The Supreme Court of Russia determined that if the debtor lives in rented housing, this does not mean that the furniture belongs to him. Arrest can only be imposed on the debtor's property, writes Rossiyskaya Gazeta.
It is noted that in Yekaterinburg the bailiff arrested a gas stove, a toilet bowl, a mirror, two doors and a chest of drawers in the debtor's rented apartment. The debtor did not agree with this decision and went to court, where he stated that he was renting an apartment, and all the property in it belongs to the owner. In addition, he noted that the disputed property is not a luxury, which means it cannot be arrested.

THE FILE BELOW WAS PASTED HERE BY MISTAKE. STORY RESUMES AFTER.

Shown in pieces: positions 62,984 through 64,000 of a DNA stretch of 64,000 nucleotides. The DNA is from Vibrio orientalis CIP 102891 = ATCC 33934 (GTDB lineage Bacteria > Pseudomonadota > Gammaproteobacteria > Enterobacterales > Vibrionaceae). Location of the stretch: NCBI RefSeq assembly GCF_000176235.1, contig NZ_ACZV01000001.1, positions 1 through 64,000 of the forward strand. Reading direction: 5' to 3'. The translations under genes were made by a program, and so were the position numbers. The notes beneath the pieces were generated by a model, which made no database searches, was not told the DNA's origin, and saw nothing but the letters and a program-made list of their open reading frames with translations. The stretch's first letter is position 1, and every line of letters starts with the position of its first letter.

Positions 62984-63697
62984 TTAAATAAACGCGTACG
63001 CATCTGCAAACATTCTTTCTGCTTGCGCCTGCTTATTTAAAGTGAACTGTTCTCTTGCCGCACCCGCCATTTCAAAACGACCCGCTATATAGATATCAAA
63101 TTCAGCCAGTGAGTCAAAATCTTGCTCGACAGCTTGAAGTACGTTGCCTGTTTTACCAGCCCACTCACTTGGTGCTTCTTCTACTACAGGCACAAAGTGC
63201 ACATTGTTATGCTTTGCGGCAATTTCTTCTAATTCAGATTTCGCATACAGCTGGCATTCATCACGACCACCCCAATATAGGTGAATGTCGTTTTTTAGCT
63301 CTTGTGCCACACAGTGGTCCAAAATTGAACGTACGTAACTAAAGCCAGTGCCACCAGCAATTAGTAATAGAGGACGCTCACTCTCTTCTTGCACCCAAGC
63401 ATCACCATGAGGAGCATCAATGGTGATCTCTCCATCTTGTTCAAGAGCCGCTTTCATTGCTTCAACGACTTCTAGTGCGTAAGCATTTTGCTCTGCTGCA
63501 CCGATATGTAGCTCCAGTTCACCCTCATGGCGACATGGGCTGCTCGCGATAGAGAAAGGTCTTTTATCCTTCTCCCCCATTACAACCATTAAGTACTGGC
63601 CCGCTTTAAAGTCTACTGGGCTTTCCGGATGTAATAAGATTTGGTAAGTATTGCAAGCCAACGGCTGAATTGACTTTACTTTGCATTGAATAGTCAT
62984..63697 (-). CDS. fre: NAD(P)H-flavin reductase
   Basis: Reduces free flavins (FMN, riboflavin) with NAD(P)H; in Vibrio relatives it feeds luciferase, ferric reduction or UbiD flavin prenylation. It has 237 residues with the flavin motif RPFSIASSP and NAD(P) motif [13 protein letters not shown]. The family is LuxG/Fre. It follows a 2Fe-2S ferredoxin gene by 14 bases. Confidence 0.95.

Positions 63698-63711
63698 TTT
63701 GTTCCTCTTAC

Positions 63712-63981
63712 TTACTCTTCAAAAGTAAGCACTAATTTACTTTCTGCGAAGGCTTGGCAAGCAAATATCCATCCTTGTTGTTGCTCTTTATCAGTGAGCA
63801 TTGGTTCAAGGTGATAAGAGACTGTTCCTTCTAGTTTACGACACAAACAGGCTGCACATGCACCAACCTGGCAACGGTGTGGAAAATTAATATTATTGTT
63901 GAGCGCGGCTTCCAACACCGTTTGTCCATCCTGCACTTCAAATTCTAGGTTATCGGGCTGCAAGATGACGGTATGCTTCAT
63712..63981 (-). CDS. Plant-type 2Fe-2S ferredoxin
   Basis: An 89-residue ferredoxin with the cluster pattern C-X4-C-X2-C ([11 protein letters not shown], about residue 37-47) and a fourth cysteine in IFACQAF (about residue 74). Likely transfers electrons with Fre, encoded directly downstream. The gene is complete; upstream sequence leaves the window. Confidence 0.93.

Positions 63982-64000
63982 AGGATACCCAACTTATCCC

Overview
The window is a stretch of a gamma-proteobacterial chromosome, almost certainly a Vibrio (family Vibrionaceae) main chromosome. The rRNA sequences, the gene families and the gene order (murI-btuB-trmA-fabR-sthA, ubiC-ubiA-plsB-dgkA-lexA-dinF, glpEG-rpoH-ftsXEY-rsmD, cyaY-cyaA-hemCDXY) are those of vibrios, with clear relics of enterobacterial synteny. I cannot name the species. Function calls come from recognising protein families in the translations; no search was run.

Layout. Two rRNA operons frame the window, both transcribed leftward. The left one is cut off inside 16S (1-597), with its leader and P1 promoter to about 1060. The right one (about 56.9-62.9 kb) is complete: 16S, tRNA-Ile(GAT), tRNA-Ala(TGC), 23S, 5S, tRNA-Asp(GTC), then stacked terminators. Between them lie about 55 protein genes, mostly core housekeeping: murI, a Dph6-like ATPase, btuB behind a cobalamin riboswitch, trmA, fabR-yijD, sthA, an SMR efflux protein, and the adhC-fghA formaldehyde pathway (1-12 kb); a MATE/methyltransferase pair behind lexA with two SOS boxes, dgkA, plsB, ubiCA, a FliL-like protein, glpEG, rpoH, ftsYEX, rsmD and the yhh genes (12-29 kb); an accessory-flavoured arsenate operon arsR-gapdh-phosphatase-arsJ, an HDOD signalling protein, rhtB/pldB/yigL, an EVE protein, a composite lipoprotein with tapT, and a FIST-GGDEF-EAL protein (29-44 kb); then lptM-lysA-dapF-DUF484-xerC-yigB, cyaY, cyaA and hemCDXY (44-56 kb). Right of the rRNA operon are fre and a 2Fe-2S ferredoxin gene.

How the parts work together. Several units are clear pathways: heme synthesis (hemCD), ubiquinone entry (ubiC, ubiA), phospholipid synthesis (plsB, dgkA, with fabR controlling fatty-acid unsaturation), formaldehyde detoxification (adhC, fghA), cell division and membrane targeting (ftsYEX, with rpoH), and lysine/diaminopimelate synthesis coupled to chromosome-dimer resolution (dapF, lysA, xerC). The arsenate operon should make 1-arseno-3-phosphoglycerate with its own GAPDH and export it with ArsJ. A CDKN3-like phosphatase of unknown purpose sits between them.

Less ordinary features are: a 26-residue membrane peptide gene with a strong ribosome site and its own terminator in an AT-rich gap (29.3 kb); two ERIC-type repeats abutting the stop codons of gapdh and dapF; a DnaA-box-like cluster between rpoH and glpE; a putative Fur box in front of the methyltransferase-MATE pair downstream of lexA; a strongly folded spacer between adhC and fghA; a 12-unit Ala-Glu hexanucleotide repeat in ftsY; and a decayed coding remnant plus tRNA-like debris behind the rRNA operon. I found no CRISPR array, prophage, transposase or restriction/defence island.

The first instance sided with the debtor. The district court noted that the bailiff did not provide evidence that the things belonged to the debtor. The appeal agreed with these conclusions in part, deciding that the stove, toilet bowl and doors were arrested illegally, and the mirror and chest of drawers were not essential items and could be replaced with other things that are in the apartment. The court of cassation agreed with the same.
The Supreme Court annulled the decision of the appeal and cassation, leaving the decision of the district court in force. They said that only things belonging to the debtor can be seized.
The Supreme Court has previously said that the employer must explain the denial of employment, otherwise it may be declared illegal.
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